Focus is great, but not without the people to do just that. As Nayak explains: “It’s people that make L&T what it is. L&T has found the secret formula to bring out the best among our employees. It’s not that we have the best of the hands in the industry. We manage to get superior performance from our people as we align the organisation goal with employee goals.” Adds Naik: “My wish is to convert people from professional managers to entrepreneurial leaders. At least 10 per cent of the employees should have an entrepreneurial mindset and skills.”

Y. M. Deosthalee, CFO, L&T
Y. M. Deosthalee
One way of doing that is to thrust responsibility and authority at an early age. That’s exactly what the top brass did when it raised $900 million by way of global depository receipts and a syndicated loan last year. The people at the helm of this exercise were those who have been in the organisation for just 6-7 years—by L&T’s hitherto conservative standards, that’s adventurous.

Yet, for a company with an order book of Rs 50,000 crore, and which is growing at 25-30 per cent annually, finding adequate—and the right—people is always going to be a challenge. The loss of over 10,000 people to the IT services sector between 1989 and 2000 is still fresh in Naik’s memory. That may have been one reason for L&T itself plunging into the software sector by flagging off L&T Infotech in 1997. Also, to hedge its HR risk, L&T is attempting to generate as much revenue from overseas markets (and the talent crunch domestically is one crucial factor that’s influencing the decision to go global).

For instance, 18-20 per cent of L&T’s revenues are driven from the Gulf region. Naik sees another benefit of having hands abroad. “Getting into overseas markets also helps me to train my people to face up to global competition.”

V K Magapu, CEO, L&T Infotech
V K Magapu
Back home, to compete in the talent market, L&T had little choice but to make compensation a top priority (the company has some 29,000 engineers and hires some 3,000-4,000 new ones every year). “No other subject gets as much attention at L&T as compensation and employee-related issues,” says Deosthalee, who also heads the HR function. Five years back the company started a program called ‘Fair,’ which seeks to bring flexibility in areas of compensation.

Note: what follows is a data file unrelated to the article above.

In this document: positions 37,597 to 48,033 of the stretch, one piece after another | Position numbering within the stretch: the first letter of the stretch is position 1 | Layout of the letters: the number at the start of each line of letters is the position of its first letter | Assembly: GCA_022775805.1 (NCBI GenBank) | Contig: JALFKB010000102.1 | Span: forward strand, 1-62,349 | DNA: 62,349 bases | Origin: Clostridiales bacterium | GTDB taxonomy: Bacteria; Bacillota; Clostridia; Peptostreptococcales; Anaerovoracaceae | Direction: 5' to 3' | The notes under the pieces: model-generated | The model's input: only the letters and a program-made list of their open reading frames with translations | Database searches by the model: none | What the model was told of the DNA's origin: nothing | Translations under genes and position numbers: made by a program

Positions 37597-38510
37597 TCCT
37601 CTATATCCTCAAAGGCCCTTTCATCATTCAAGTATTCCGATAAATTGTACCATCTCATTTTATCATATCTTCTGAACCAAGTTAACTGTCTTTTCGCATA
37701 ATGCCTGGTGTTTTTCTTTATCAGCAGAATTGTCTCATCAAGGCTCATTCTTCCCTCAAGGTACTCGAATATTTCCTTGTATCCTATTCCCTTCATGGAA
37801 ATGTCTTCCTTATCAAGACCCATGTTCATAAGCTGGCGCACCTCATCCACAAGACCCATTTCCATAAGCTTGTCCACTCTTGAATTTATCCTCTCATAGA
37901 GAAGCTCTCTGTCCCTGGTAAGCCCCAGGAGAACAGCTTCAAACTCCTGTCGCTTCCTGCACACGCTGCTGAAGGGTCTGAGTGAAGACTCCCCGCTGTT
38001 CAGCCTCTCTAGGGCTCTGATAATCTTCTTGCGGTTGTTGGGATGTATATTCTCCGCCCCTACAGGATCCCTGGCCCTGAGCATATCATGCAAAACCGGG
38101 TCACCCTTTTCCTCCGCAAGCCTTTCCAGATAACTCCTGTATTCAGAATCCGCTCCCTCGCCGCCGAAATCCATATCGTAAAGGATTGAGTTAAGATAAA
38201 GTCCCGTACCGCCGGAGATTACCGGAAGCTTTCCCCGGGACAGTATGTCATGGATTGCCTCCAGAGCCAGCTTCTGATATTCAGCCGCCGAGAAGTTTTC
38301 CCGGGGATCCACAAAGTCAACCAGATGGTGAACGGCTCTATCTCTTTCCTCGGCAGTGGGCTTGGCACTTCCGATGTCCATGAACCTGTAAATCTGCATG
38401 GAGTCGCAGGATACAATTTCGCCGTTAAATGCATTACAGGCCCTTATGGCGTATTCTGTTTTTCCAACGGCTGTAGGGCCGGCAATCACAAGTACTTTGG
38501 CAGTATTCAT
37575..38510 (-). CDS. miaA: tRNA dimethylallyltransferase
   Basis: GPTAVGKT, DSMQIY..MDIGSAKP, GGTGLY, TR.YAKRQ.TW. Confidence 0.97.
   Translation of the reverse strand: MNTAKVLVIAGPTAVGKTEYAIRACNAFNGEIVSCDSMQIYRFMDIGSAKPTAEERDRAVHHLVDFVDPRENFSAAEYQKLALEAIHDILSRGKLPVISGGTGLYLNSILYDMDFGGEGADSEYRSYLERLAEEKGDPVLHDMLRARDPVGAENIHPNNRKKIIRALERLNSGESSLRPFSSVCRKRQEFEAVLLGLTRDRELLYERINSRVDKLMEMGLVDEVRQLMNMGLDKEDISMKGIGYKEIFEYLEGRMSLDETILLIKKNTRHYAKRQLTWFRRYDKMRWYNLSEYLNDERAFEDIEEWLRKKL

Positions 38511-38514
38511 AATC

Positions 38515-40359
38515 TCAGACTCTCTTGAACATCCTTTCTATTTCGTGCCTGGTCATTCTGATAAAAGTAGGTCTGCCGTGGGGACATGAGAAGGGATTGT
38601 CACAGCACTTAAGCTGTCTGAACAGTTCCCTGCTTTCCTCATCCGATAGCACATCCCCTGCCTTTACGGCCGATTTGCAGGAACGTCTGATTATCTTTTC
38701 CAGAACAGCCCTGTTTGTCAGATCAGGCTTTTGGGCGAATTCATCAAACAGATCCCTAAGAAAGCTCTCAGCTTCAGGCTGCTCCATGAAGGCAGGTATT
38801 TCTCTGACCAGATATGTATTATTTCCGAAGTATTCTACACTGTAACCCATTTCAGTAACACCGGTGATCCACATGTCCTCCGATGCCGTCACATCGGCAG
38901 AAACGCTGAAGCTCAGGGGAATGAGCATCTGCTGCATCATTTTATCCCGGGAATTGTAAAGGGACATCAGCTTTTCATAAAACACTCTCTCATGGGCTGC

Besides overhauling the overall compensation structure and benchmarking it against the industry, the company revised shop-floor compensation and site allowance compensation, and introduced stock options for managerial staff. “Value creation not only means arithmetic calculation. Business cannot generate wealth unless you don’t have competent people and the ability to integrate the external talent within the organisation,” stresses Deosthalee.

K V Rangaswami, President (Construction), L&T
K V Rangaswami
The people challenge manifests itself most at the top, what with most of the board members on the verge of retirement (Naik has already taken one extension, and his term now goes on till 2011). The company has appointed consultants McKinsey for assistance on succession planning. Naik agrees that “talent is purely the biggest issue for us.” What he might just mean is that it’s going to be a Herculean task for all concerned— the consultants and the company—to find somebody who eats, breathes and sleeps L&T the way Naik does.